We have a business organized as a trust that is opening an checking account for a bingo unit. There is only one person named in the Trust Agreement. His name is Mike. Mike is named as a trustee/designated agent in the Trust Agreement. He is wanting to add his bookkeeper, Kim, to be an agent on the account. Is this allowed for trust accounts, or are only people designated in the Trust Agreement allowed to be on the account? Also, the Trust Agreement is not signed or notarized, which raised some questions for our New Accounts Rep. Does the Trust Agreement need to be signed and/or notarized?
We currently keep both electronic copies and paper copies of every change made on our website. This is time-consuming to maintain. How critical is it to keep hard copies of our work, and what questions should we be asking ourselves to potentially reduce or eliminate unnecessary paper trails?
We were recently told that the way we process Reg E claims (and have been since before I was here and never had an audit issue besides wording of a letter) is backwards. Here are the few scenarios that will tell me which is right. It's September 2019: 1. If a customer comes in and says they haven’t balanced their statement for 5 years and just realized that $14.99 has been being debited from their account by Amazon since March 2016. Can you tell me what amounts or for what time periods they are owed and for which months/years? 2. If the same scenario happened but the first charge was on April 10th of this year? Can you tell me what they are owed and for which months? 3. Last, if the customer comes in and says that he is balancing his statements for the past two years and found several different charges that are fraud: a. A cable bill that debited for two months after he revoked authorization in 2018. b. Amazon Prime debited monthly for 12 months from June 2018 to May 2019 and he never agreed to it. c. GEICO debited his account $113.00 when he hadn’t authorized it to debit his account for that payment in August 2019.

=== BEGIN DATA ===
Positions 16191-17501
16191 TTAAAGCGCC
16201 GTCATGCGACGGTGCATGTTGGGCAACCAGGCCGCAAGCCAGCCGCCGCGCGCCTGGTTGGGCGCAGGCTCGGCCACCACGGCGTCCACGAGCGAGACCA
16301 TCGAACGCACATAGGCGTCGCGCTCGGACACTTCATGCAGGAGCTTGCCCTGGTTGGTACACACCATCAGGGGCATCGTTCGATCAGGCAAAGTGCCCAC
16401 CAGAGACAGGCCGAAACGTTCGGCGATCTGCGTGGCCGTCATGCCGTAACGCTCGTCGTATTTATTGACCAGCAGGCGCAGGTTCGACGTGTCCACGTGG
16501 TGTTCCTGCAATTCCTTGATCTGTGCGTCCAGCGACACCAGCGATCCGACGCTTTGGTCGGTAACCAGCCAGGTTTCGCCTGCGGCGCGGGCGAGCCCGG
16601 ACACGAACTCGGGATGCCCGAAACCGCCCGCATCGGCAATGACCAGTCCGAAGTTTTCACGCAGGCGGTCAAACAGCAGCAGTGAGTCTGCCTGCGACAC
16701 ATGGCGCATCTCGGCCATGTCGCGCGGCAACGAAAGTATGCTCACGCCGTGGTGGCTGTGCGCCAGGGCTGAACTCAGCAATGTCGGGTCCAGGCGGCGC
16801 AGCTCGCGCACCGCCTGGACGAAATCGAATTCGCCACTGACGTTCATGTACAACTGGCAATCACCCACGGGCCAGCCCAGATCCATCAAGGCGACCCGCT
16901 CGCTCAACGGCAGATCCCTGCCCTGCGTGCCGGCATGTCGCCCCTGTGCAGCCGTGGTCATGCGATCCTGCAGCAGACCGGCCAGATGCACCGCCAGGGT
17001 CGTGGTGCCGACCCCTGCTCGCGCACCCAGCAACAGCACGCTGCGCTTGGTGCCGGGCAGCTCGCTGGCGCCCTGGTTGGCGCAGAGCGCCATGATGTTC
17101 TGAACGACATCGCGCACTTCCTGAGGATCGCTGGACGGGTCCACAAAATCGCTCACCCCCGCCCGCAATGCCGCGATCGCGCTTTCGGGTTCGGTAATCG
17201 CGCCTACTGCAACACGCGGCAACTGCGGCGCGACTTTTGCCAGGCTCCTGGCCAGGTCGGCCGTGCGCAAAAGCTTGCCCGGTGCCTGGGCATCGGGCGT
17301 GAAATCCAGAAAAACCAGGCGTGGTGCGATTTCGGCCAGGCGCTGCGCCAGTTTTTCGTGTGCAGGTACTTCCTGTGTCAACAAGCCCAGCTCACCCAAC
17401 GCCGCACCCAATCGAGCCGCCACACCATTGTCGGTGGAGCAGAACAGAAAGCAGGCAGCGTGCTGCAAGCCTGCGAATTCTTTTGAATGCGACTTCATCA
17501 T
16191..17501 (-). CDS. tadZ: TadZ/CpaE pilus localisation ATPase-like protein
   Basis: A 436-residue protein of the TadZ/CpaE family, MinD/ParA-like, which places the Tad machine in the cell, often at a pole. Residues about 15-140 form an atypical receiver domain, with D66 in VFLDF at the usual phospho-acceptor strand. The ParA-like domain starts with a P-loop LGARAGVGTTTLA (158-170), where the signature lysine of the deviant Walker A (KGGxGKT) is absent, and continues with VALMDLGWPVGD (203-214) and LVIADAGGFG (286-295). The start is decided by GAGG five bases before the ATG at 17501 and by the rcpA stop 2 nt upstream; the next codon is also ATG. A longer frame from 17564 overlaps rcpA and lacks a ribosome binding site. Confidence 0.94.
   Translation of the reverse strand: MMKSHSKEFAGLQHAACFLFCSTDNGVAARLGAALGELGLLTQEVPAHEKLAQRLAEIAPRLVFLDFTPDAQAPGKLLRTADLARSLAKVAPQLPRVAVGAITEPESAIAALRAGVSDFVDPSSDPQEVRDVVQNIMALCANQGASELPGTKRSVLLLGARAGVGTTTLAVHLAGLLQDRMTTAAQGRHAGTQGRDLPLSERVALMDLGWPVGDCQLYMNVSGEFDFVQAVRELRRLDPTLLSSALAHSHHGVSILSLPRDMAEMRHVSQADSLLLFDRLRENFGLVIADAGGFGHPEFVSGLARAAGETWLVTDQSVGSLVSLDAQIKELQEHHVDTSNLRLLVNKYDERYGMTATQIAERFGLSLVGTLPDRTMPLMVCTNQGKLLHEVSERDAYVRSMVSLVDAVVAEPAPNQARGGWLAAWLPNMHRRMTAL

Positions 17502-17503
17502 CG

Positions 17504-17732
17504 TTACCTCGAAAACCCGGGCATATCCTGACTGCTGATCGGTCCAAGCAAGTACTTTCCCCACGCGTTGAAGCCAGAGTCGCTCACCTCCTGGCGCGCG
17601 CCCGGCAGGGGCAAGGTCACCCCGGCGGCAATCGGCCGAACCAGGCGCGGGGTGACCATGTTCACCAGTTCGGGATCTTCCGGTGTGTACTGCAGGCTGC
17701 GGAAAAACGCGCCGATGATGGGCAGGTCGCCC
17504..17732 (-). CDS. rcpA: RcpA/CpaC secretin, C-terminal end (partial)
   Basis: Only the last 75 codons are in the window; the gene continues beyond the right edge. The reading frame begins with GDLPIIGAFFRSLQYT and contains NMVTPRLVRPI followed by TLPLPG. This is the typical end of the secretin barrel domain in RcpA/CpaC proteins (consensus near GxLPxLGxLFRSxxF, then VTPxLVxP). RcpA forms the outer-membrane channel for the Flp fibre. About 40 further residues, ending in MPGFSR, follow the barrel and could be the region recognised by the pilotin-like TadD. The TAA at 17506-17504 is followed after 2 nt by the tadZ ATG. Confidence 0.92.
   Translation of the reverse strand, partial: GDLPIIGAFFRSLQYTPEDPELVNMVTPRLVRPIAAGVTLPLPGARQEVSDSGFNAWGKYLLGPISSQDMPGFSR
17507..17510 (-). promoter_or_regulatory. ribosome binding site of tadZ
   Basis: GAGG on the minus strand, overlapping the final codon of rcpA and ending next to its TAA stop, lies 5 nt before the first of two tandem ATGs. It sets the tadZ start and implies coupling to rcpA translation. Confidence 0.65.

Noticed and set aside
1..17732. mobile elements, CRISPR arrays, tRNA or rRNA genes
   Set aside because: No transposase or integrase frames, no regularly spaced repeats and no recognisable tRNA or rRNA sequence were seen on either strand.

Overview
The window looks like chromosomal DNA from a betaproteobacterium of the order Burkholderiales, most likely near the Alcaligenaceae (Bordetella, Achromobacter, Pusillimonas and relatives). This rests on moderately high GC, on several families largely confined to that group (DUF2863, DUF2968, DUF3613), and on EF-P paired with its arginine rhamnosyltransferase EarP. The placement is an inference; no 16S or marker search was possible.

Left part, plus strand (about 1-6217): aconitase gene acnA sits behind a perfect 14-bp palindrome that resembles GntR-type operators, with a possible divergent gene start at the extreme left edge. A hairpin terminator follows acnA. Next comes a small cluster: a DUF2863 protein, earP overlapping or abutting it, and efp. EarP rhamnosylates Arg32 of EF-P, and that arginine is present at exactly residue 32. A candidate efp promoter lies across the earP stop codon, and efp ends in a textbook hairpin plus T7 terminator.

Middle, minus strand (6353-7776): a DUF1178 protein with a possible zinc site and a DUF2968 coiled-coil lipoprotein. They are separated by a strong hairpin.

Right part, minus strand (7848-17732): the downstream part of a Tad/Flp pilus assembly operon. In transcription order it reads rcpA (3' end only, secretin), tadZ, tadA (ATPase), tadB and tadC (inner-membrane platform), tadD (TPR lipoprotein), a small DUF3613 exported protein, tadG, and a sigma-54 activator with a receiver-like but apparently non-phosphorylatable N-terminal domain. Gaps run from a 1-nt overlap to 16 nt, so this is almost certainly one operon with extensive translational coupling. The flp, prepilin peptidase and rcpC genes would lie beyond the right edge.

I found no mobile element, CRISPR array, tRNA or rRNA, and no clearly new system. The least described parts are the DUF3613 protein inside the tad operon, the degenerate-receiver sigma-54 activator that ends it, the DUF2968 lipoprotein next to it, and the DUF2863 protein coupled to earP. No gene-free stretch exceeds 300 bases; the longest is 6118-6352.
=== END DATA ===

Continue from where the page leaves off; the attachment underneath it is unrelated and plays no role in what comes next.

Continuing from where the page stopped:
How would I complete a CTR for an estate? The Trust Dept. opened deceased customer's safe deposit box and found $75,000 in cash. Funds were then deposited into a trust fund. I know the trust employee will be the transactor but how do we handle the "on behalf of"? Do we just put customer's name even though he is deceased? There's no where to put "The Estate of ..."
We have a member who is filing debit card fraud and claims that his card was not received in the mail. The card was activated and the caller used the correct last four of his social security number to activate it. Is this enough to deny the disputes?